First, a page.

Congolese rebel Bosco Ntaganda surrendered to the U.S. embassy in the Rwandan capital, Kigali on Monday. He is wanted by the International Criminal Court for war crimes and crimes against humanity committed in Ituri in eastern DR Congo between 2001 and 2003. General Ntaganda, who is one of the leaders of the M23 rebellion in eastern DR Congo, is also accused of using children in armed conflict as well as acts of murder, rape and sexual slavery. Carlos Araujo is spokesperson for MONUSCO.

“MONUSCO hopes General Bosco Ntaganda will be transferred to The Hague as soon as possible. General Bosco is accused by the International Criminal Court of serious war crimes and crimes against humanity. MONUSCO supports all current efforts to bring him to justice. MONUSCO hopes his transfer to The Hague will mark the end of impunity that he enjoyed during many years.”

MONUSCO says the surrender of Bosco Ntaganda and his early transfer to the ICC will send a strong signal to other human rights offenders that they are not beyond justice. Dianne Penn, United Nations.



On Iraq War anniversary, US veterans and Iraqis describe ongoing trauma and call for human rights hearing

Today in Baghdad, a series of car bombs, roadside bombs, and shootings killed more than 50 people, the second major day of attacks in less than a week. Blasts tore through a public market and near the US military’s Green Zone.  The violence hit on the eve of the 10-year anniversary of the war in Iraq. On March 19, 2003, US President George W. Bush delivered an address to the nation at 10:15 pm Eastern announcing a military attack on Iraq and pledging “every effort to spare innocent civilians from harm.” Airstrikes were followed by a ground invasion and the US occupation of the country. A decade later tens of thousands of people are dead, and many more injured and displaced in a war that cost trillions of taxpayer dollars.

The violence and suffering has continued long after President Bush declared “Mission Accomplished” in 2003 and long after President Obama officially pulled out all US troops in 2011. Both veterans of the war and Iraqis continue to struggle with physical and mental injuries as they also work to hold the US government accountable for war crimes. Some of these survivors  gathered in front of the White House today to demand full health care, reparations for loss of life and environmental damage in Iraq, and a full hearing before the Inter-American Commission on Human Rights. In Washington, D.C., FSRN’s Alice Ollstein has more.

Hunger strike at Guantanamo prison spreads, drawing attention to stalled military justice system

The US military has acknowledged that a hunger strike at Guantanamo Bay is spreading among prisoners, making it one of the most extensive protests at the facility in recent years. On Monday, a Navy spokesperson said the strike now involves at least 21 men, though attorneys who have visited the facility in recent weeks say that number is much higher and that most of the men in Camp 6, which holds the largest number of detainees, are participating in the strike. Lawyers say the protest began in early February, when camp officials began confiscating personal items, such as family letters, photos and correspondence with lawyers and began searching Korans, “seemingly without provocation.”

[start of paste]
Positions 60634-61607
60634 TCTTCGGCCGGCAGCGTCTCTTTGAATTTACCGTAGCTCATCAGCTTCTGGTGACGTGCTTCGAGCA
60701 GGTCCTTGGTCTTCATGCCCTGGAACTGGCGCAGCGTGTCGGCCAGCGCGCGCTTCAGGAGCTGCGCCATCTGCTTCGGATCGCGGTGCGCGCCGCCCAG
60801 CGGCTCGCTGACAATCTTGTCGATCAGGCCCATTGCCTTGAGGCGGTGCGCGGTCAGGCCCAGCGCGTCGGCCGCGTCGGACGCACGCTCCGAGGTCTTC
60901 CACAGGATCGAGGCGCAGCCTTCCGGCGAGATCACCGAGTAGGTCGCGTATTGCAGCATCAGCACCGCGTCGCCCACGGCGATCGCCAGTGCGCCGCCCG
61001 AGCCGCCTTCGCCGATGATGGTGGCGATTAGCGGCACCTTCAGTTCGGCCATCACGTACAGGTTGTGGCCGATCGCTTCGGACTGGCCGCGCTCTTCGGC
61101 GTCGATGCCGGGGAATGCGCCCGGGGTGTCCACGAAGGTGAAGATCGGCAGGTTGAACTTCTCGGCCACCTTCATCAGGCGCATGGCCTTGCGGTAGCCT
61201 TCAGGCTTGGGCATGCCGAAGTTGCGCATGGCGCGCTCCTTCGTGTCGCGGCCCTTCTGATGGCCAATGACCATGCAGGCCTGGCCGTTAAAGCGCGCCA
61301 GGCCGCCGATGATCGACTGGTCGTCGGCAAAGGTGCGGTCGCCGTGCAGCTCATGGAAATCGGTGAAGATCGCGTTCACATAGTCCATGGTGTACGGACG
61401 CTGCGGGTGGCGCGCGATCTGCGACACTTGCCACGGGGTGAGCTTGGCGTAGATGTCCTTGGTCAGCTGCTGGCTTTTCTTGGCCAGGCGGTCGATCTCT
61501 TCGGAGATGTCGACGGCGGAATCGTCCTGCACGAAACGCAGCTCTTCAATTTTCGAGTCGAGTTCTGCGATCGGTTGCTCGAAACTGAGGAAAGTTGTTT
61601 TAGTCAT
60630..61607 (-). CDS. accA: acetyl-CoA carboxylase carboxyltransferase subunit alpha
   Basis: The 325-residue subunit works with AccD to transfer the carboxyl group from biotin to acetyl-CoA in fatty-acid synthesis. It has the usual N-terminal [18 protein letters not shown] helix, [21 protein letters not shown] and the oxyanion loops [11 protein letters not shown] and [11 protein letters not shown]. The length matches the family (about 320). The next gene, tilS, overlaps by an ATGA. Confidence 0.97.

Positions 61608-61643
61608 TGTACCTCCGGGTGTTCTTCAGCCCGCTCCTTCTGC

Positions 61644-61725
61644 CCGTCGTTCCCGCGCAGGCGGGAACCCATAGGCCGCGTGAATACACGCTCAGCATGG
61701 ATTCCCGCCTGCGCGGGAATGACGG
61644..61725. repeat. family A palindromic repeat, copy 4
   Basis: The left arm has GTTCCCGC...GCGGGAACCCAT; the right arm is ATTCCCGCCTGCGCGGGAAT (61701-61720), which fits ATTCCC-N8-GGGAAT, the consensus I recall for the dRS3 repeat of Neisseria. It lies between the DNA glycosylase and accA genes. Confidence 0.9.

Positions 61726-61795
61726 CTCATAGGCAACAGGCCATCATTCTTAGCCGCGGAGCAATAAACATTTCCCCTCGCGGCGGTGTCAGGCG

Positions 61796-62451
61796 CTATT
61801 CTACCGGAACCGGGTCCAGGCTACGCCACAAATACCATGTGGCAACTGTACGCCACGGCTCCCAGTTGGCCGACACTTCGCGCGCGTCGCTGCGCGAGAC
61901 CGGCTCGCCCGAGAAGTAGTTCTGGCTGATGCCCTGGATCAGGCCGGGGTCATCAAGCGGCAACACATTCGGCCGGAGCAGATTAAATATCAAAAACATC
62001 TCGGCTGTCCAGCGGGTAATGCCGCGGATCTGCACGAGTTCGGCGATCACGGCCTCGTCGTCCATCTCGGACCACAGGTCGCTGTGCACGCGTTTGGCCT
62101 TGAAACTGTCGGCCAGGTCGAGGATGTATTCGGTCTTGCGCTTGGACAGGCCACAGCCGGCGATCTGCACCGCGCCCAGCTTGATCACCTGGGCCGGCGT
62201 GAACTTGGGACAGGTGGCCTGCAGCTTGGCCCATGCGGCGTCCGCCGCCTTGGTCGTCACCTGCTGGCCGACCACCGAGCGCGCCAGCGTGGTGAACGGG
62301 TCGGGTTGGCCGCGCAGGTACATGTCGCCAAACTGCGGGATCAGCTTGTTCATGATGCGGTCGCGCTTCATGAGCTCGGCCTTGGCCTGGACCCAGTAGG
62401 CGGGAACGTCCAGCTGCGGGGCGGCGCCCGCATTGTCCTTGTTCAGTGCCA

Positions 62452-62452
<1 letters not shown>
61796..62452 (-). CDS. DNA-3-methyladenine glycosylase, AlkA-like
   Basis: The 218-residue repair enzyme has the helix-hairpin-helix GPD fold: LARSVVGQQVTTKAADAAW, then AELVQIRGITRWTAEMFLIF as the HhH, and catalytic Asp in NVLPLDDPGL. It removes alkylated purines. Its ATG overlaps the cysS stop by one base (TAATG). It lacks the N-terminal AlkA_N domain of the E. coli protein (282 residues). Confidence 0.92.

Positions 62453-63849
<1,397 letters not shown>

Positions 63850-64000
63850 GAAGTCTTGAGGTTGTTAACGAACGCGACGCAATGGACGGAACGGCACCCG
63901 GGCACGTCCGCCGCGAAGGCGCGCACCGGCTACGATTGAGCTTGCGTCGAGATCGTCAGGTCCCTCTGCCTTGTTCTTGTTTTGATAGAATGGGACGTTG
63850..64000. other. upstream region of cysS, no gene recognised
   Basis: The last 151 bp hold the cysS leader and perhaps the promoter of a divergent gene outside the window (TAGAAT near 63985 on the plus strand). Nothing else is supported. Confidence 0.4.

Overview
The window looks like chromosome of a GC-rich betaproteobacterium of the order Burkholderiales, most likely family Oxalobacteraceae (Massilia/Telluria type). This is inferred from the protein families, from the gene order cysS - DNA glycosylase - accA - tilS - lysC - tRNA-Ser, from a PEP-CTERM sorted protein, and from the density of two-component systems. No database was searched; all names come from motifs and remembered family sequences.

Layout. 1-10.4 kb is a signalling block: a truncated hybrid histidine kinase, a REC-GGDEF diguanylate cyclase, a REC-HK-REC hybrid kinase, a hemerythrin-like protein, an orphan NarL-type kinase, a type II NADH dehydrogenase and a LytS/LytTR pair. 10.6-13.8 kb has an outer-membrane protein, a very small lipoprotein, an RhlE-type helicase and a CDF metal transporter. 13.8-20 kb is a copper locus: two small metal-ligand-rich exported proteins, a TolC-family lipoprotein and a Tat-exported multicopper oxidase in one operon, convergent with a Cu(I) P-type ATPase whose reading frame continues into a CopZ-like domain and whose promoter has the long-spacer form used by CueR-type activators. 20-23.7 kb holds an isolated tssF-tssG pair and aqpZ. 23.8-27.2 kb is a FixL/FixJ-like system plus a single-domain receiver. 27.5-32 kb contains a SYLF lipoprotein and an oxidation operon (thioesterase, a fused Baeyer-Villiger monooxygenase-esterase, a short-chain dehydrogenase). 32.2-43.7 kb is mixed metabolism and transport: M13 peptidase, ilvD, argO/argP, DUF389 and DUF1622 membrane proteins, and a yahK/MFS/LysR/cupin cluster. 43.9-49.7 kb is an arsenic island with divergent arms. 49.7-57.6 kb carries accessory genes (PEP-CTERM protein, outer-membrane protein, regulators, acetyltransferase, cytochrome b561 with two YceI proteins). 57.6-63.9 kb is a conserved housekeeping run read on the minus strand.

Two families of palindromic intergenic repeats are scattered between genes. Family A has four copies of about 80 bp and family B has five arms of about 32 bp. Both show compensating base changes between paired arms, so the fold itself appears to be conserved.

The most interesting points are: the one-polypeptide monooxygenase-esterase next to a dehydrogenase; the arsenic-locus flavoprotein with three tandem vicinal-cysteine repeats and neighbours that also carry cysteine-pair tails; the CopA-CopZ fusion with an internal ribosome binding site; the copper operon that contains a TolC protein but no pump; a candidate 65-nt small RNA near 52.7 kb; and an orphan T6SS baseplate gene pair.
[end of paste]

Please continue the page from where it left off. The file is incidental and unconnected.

Some 50 attorneys have signed a letter to Defense Secretary Chuck Hagel, warning him that the hunger strike is  “urgent and grave” and that it could damage detainees’ health in “alarming and potentially irreparable ways.” Of the 166 detainees at Guantanamo, 86 have been cleared for release, yet still remain at the prison. For more we’re joined by Brian Foster, he’s an attorney at Covington & Burling and is on a legal team that currently represents 12 Yemeni detainees at Guantanamo Bay.

Ahead of Obama’s visit to Mideast, West Bank residents express hope and criticism

President Barack Obama begins a three-day visit to Israel and Palestine tomorrow. His agenda includes seeing the Israeli military’s iron dome missile system, the church of the nativity and the 2,000-year-old Dead Sea scrolls. He’ll be meeting with Prime Minister Benjamin Netanyahu and giving a televised speech to university students. He’s also scheduled to visit the West Bank and meet with Palestinian President Mahmoud Abbas and Prime Minister Salaam Fayyad. Palestinians are looking at the trip with mixed feelings. The Palestinian leadership downplayed the possible outcomes of this visit while residents and NGOs are demanding more American pressure on Israel to change its policies. FSRN’s Ghassan Bannoura has more.

Federal trial in New York centers on police department’s stop and frisk program

In New York City, a trial began this week challenging alleged abuses in the New York Police Department’s practice of stopping and often frisking people on the streets. More than five million stop-and-frisks have taken place during the administration of Mayor Michael Bloomberg, according to the New York Civil Liberties Union, many of them targeting young people of color. The class action lawsuit seeks to permanently bar a majority of these stops that lawyers say lack reasonable cause and are discriminatory. FSRN’s Jaisal Noor brings us more from New York.